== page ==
The experimental program conducted on transportability and burn time helped explore how lamps from the Quartier Mu of Malia functioned. The use of styrofoam balls to measure the capacity of a group from this collection (N=45) established the average capacity for a number of morphometric types (1, 2b, 4, 6). The results, which are supported by the experimental tests, demonstrate that the average burn time for lamps from the Quartier Mu of Malia, using a liquid fuel and with no human intervention on the wick, ranged from 20 (type 2b) to 60 hours (type 6) (fig. 8). According to our experiment, the burn time for type 4 (48h) was closer to that of type 6 (60h) than to types 1 and 2 (respectively 25h and 29h). As a result, functional analysis suggests that the strict division between lamps both without (types 1 to 5) and with (types 6 to 10) a stand must be reconsidered. Two functional groups appear:  lamps with low capacity and high transportability (types 1, 2, 5), and lamps with high capacity and low transportability (types 3, 4, 6, 7, 8, 9) (fig.8).

This assessment is based on the assumption of exclusive use of vegetable oils, which is naturally a simplification. A study of soot deposits, which are powerful indicators of fuel type, is currently underway. Modelization based on solid and semi-solid fuels can be conducted where required. For the time being, the results differ in particular from those published by Marie-Claire Amouretti,48 who estimates a burn time of approximately 2h30 for ancient lamps with bowls of much smaller capacity. This data proved useful in grasping the spatial organization of lighting devices in the Quartier Mu of Malia.

Figure 8: Burn time at the Quartier Mu of Malia based on measurements obtained through experimental reproduction. Capacity measurements were carried out with styrofoam balls, whose physical behavior is similar to water.
Figure 8: Burn time at the Quartier Mu of Malia based on measurements obtained through experimental reproduction. Capacity measurements were carried out with styrofoam balls, whose physical behavior is similar to water.

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Artificial Lighting and Spaces in the Quarter

A luminous division of space?

The preferential associations of lamp types and buildings were depicted using a matrigraphe Pourcentages de Valeur d’Indépendance, called a matrigraphe PVI (fig. 9). In this type of representation, black squares indicate numerical overrepresentation, and white squares numerical underrepresentation. The gray squares indicate the average value of the number in question.49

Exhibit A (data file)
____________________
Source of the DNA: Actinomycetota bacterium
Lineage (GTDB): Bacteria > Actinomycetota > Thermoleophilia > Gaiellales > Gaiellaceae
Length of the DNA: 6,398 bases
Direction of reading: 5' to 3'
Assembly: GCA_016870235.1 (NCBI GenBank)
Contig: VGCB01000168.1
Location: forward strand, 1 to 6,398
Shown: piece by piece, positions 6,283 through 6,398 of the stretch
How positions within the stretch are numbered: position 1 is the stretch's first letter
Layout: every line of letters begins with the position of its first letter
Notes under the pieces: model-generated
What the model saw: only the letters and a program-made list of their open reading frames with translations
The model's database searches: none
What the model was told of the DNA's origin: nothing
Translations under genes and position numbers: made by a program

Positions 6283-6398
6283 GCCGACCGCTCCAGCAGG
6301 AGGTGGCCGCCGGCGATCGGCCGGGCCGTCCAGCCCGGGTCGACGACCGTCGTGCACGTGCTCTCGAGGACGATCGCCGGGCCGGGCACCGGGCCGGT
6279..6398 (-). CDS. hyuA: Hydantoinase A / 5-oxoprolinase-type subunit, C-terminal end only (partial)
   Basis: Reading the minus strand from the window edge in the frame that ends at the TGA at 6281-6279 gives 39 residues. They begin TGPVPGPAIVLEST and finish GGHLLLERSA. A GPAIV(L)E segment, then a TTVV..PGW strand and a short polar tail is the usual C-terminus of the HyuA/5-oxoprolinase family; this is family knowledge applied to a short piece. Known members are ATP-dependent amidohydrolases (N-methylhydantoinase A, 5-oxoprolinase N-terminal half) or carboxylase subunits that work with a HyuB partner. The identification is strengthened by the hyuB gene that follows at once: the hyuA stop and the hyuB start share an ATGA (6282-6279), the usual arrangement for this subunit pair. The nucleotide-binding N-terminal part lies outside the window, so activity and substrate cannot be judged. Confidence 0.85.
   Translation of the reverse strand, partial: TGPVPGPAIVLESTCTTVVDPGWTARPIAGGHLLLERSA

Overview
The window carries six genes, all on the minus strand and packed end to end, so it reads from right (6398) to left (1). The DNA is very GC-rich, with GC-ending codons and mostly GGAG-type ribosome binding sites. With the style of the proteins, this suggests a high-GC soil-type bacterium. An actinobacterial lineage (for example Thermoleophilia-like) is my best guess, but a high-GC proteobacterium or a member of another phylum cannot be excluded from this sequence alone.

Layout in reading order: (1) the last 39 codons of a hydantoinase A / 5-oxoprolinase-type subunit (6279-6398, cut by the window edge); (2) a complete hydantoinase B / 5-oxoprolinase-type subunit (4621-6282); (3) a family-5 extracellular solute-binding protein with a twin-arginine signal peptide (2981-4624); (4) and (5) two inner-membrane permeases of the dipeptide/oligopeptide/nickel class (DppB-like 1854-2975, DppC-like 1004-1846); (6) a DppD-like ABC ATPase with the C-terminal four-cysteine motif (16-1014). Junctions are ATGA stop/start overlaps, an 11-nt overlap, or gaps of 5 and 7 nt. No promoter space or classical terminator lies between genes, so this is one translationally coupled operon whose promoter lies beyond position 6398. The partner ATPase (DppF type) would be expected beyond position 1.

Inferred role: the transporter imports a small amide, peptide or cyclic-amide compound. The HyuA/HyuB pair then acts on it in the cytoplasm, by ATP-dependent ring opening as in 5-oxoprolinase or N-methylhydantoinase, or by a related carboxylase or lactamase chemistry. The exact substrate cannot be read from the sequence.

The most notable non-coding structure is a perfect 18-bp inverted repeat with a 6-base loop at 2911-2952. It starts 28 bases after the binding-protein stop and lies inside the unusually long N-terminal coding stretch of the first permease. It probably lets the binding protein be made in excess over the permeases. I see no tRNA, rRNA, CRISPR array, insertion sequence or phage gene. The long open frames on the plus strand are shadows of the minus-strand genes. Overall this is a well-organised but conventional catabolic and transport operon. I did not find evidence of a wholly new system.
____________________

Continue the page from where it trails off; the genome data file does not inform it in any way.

Figure 9: Matrigraphe of lamp type association per space. N = 168.
Figure 9: Matrigraphe of lamp type association per space. N = 168.

The analysis included a relatively small group (N = 168) and encountered a major bias, namely the proportional inequality of groups by building (fig.10). However, these exploratory statistics seek to prove the relevance of transforming qualitative data (a lamp’s function) into quantitative data (spatial distribution of morpho-functional types). We are aware of the limits of this approach, and plan to increase group size in a future study, notably by including collections from other sites from the same period.

Figure 10: Distribution of the two functional lamp groups per space.
Figure 10: Distribution of the two functional lamp groups per space.

In the Quartier Mu, lamp types 5 to 10 are overrepresented in the outdoor areas (north space, east and west roadways, west walkway, small east plaza, space IV1), buildings B and D, and the Potter’s and Seals Workshops. Lamp types 1 to 4 are overrepresented in buildings A, C, E and F, the South Workshop, and the Smelter’s Workshop. In view of the results from the experimental program, this means that lighting devices functioned in a binary manner within each of the buildings, by combining stationary lamps with medium or long burn time, and mobile lamps with shorter burn time. Type 1 to 4 hand lamps tend to be excluded in outdoor areas, buildings B to F, the South Workshop, and the Potter’s Workshop, as do type 5 to 10 lamps with and without a stand. There are therefore two groups that correspond to Jean-Claude Poursat’s typology.

The cartography of these associations reveals two distinct areas (fig. 11). Group I (types 1 to 4) is located in the south of the quarter, while group II (types 5 to 10) can be found in the north, as well as in outdoor areas. This north area was therefore probably home to spaces where people spent time and engaged in activities, thereby requiring lighting that was both stationary and of long duration. The south of the quarter was most likely occupied occasionally, for instance in order to get supplies from storerooms, or for activities that did not require mobile or long lasting lighting. This analysis will be further developed in our research. We are notably interested in the north section of building A, where a number of pedestalled lamps were found. The ceremonial and staterooms identified here suggest activities that were more similar to those in the north of the quarter than in the south.

Figure 11: Spatial distribution of the preferential association of lamp groups in the Quartier Mu of Malia.
Figure 11: Spatial distribution of the preferential association of lamp groups in the Quartier Mu of Malia.

Light and darkness in the activities of the Quartier Mu. Initial results

Type 1 to 4 Lamps